Truncated trkB receptors on nonneuronal cells inhibit BDNF-induced neurite outgrowth in vitro

Exp Neurol. 1997 Dec;148(2):616-27. doi: 10.1006/exnr.1997.6699.

Abstract

The function of truncated trkB receptors during nervous system plasticity and regeneration is currently unknown. The extensive nonneuronal localization of truncated trkB-T1 receptors, coupled with their up-regulation by CNS glial cells in response to injury, has led to the speculation that these receptors may sequester BDNF and NT-4/5 to reduce their local availability and, thus, limit axonal sprouting. Conversely, trkB-T1 receptors could bind and present neurotrophins to injured axons and facilitate their regeneration in a manor analogous to that proposed for p75(NTR) receptors on Schwann cells. To address this issue, we used an in vitro coculture paradigm in which wild-type 3T3 NIH fibroblasts or two different 3T3 cell clones stably expressing trkB-T1 receptors served as monolayer substrates upon which to evaluate the effect of trkB-T1 receptors on nonneuronal cells to influence neurotrophin (NGF, BDNF, NT-3, and NT-4/5)-induced neurite outgrowth from retinoic acid (RA)-treated SY5Y neuroblastoma cells. In these experiments, BDNF and NT-4/5 produce a strong phosphorylation of trk receptors on the RA-SY5Y cells and induce differentiation of the SY5Y cells (as measured by the development of neurofilament-positive neuritic processes). This ability of the trkB ligands to stimulate neurite outgrowth is dose dependent since increasing concentrations of BDNF (5, 25, and 100 ng/ml) result in an increased percentage of SY5Y cells developing neurites and in progressively longer neurites from SY5Y cells on the control 3T3 monolayers. In these experiments, BDNF and NT-4/5 induce the strongest neurite outgrowth, followed by NT-3 and then NGF. When trkB-T1 receptors are present on the 3T3 cell substratum both BDNF- and NT-4/5-induced neurite extension from the SY5Y cells are strongly inhibited. In contrast, NGF-induced neurite growth is unaffected and NT-3-associated growth is somewhat reduced. These results suggest that the inhibitory effect of the trkB-T1 receptors on the nonneuronal cell substrates is selective for neurite outgrowth that is mediated via the trkB-kinase receptors on the neuroblastoma cells. This ability of trkB-T1 receptors on the nonneuronal substratum to inhibit BDNF-induced neurite outgrowth can be overcome by the addition of high concentrations of BDNF (1 microg/ml). Binding assays using 125I-BDNF suggest that this inhibitory effect could be mediated via binding and internalization of BDNF by the trkB-T1 receptors on the 3T3 cells. These results provide strong support for the hypothesis that the up-regulation of trkB-T1 receptors on astrocytes following CNS lesions enhances the sequestration of the trkB ligands, BDNF and NT- 4/5, at the site of reactive gliosis and, thus, contributes to the inhibition of CNS axonal regeneration from neurons expressing trkB-kinase receptors by removing their ligands from the extracellular environment.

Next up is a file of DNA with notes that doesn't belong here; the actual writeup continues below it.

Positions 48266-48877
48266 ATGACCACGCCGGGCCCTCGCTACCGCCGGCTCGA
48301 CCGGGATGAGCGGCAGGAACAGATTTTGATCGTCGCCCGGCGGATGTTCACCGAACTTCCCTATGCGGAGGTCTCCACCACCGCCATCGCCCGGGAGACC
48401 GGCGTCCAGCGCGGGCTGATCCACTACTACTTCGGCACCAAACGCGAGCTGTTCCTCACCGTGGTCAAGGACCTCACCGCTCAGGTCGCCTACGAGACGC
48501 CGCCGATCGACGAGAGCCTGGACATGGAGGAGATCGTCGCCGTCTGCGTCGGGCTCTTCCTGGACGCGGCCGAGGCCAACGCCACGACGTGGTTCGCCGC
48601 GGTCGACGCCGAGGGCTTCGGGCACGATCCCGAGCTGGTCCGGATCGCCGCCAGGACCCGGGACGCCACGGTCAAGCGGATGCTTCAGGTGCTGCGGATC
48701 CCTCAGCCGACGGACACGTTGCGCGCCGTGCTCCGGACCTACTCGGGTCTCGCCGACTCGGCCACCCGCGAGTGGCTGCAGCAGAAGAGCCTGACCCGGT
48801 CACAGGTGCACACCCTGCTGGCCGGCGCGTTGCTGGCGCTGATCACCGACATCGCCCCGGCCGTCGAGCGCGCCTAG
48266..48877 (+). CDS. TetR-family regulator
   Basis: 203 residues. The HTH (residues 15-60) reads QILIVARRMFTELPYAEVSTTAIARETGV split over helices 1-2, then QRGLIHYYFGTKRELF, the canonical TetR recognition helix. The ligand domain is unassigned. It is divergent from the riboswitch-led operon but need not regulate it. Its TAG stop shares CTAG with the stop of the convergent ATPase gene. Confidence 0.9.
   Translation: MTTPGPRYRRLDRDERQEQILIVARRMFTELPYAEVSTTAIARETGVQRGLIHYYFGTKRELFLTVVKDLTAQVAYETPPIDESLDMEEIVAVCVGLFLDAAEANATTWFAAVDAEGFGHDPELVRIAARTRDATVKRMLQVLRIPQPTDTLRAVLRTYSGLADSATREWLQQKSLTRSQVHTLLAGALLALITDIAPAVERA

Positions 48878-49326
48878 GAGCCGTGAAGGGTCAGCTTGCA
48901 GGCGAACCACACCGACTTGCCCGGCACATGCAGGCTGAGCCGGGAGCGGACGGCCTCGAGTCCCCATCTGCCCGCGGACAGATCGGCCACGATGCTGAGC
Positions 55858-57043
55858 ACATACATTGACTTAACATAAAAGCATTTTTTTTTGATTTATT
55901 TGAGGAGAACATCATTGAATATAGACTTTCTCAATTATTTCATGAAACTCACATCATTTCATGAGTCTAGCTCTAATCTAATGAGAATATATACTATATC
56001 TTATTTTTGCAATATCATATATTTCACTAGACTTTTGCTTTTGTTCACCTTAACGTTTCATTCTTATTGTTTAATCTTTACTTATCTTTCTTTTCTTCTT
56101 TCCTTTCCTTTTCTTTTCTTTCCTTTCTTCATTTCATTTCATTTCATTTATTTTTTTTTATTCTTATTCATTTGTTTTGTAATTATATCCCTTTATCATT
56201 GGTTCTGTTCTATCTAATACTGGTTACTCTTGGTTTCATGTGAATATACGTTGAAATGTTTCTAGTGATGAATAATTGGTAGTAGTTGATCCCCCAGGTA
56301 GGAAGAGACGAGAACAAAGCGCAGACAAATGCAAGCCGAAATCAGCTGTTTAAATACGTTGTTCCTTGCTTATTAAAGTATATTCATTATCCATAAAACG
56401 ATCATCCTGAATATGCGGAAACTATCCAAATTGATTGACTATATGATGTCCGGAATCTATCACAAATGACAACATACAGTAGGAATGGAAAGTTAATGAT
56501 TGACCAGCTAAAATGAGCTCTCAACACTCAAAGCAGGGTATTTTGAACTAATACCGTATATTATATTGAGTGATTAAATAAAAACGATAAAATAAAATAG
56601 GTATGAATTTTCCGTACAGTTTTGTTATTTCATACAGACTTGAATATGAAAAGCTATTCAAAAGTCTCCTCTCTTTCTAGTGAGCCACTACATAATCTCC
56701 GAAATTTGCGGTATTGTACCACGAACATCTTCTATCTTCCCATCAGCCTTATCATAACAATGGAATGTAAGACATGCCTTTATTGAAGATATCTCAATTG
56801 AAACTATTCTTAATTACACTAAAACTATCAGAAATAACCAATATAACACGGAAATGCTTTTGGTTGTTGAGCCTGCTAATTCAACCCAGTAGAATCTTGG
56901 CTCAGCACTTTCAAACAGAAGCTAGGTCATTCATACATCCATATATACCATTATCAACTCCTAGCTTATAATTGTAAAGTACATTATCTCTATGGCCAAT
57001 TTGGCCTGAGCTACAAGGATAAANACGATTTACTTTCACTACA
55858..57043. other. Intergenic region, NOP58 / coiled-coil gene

Publication types

  • Research Support, U.S. Gov't, P.H.S.

MeSH terms

  • 3T3 Cells
  • Animals
  • Brain-Derived Neurotrophic Factor / metabolism
  • Brain-Derived Neurotrophic Factor / pharmacology*
  • Coculture Techniques
  • Kinetics
  • Mice
  • Neurites / drug effects
  • Neurites / physiology*
  • Neuroblastoma
  • Receptor Protein-Tyrosine Kinases / biosynthesis
  • Receptor Protein-Tyrosine Kinases / physiology*
  • Receptor, Ciliary Neurotrophic Factor
  • Receptors, Nerve Growth Factor / biosynthesis
  • Receptors, Nerve Growth Factor / physiology*
  • Recombinant Proteins / biosynthesis
  • Sequence Deletion
  • Transfection
  • Tretinoin / pharmacology
  • Tumor Cells, Cultured

Substances

  • Brain-Derived Neurotrophic Factor
  • Receptor, Ciliary Neurotrophic Factor
  • Receptors, Nerve Growth Factor
  • Recombinant Proteins
  • Tretinoin
  • Receptor Protein-Tyrosine Kinases